He signed the Executive Order (EO) entitled “Border Security and Immigration Enforcement Improvements.” The EO declares that it is the policy of the executive branch for a wall along the southern border with Mexico to be built. The EO orders the Secretary of Homeland Security to design and construct the wall, to allocate funding to the wall, and to prepare a Congressional budget request. The Secure Fence Act of 2006 (“SFA”) is one of the statutes this EO relies on. The SFA authorizes the government to act as “necessary and appropriate.” The U.S. Supreme Court has held that under such a statute, “no regulation is ‘appropriate’ if it does significantly more harm than good.”
According to the EO, the President has the authority to order and fund the wall along the Mexican border under the the Immigration and Nationality Act (8 U.S.C. 1101 et seq.) (INA), the Secure Fence Act of 2006 (Public Law 109 367) (Secure Fence Act), and the Illegal Immigration Reform and Immigrant Responsibility Act of 1996 (Public Law 104 208 Div. C) (IIRIRA).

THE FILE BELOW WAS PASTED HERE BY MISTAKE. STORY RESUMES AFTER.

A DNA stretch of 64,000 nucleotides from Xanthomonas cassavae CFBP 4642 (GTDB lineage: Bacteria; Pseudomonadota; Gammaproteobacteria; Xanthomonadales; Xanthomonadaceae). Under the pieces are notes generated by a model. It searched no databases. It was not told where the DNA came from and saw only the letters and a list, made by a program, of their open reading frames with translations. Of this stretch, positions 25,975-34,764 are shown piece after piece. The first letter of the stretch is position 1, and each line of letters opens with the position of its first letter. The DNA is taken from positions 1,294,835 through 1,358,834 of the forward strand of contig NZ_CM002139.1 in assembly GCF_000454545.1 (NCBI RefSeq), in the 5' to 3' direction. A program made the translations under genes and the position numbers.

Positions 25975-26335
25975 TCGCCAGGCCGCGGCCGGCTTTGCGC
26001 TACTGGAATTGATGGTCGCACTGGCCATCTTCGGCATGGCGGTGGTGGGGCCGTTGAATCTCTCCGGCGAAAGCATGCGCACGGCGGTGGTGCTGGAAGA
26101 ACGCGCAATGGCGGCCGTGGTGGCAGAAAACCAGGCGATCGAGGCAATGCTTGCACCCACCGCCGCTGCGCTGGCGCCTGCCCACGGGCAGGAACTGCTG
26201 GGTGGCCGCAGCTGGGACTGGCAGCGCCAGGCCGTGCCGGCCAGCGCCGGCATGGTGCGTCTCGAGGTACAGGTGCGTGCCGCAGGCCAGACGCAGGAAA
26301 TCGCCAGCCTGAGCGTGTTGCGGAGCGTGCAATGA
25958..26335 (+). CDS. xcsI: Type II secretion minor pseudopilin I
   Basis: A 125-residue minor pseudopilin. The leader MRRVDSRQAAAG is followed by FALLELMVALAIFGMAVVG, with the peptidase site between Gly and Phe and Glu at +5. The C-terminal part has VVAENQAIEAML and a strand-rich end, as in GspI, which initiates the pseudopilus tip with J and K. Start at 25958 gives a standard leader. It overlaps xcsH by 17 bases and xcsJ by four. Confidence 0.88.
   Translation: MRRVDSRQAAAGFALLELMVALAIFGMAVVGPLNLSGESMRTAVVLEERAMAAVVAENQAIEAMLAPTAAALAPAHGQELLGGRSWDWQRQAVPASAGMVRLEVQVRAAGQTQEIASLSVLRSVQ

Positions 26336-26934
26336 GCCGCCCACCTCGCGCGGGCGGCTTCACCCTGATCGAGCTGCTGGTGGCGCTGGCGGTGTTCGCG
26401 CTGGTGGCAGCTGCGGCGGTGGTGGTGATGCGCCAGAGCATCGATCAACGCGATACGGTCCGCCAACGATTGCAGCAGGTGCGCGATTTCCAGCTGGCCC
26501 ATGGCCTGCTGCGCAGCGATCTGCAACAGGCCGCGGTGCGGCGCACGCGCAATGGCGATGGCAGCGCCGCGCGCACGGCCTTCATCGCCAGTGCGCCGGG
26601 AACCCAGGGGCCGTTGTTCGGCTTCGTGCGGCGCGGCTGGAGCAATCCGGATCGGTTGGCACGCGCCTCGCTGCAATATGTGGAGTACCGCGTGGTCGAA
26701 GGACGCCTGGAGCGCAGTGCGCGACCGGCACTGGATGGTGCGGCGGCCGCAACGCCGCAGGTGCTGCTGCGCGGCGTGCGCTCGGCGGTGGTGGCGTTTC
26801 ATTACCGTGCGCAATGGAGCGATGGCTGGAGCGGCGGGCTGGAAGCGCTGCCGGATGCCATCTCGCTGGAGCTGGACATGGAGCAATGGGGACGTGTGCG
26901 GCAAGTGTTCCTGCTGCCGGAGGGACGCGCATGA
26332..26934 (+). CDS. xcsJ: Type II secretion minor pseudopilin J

The Secure Fence Act states, “The Secretary of Homeland Security shall take all actions the Secretary determines necessary and appropriate to achieve and maintain operational control over the entire international land and maritime borders of the United States . …” However, in Michigan v. E.P.A., 135 S.Ct. 2699 (2015), the court found that the statute at issue, the Clean Air Act, required expenditures to be “appropriate and necessary.” In that decision, the Supreme Court stated that an “Agency must consider cost—including, most importantly, cost of compliance—before deciding whether regulation is appropriate and necessary,” and “[o]ne would not say that it is even rational, never mind ‘appropriate,’ to impose billions of dollars in economic costs in return for a few dollars in … benefits … No regulation is ‘appropriate’ if it does significantly more harm than good.” The Court also stated, “There are undoubtedly settings in which the phrase ‘appropriate and necessary’ does not encompass cost.”
The EO’s reliance on the INA and IIRIRA for funding the wall also raises questions. These two Acts may be neither appropriate nor sufficient to fund the wall.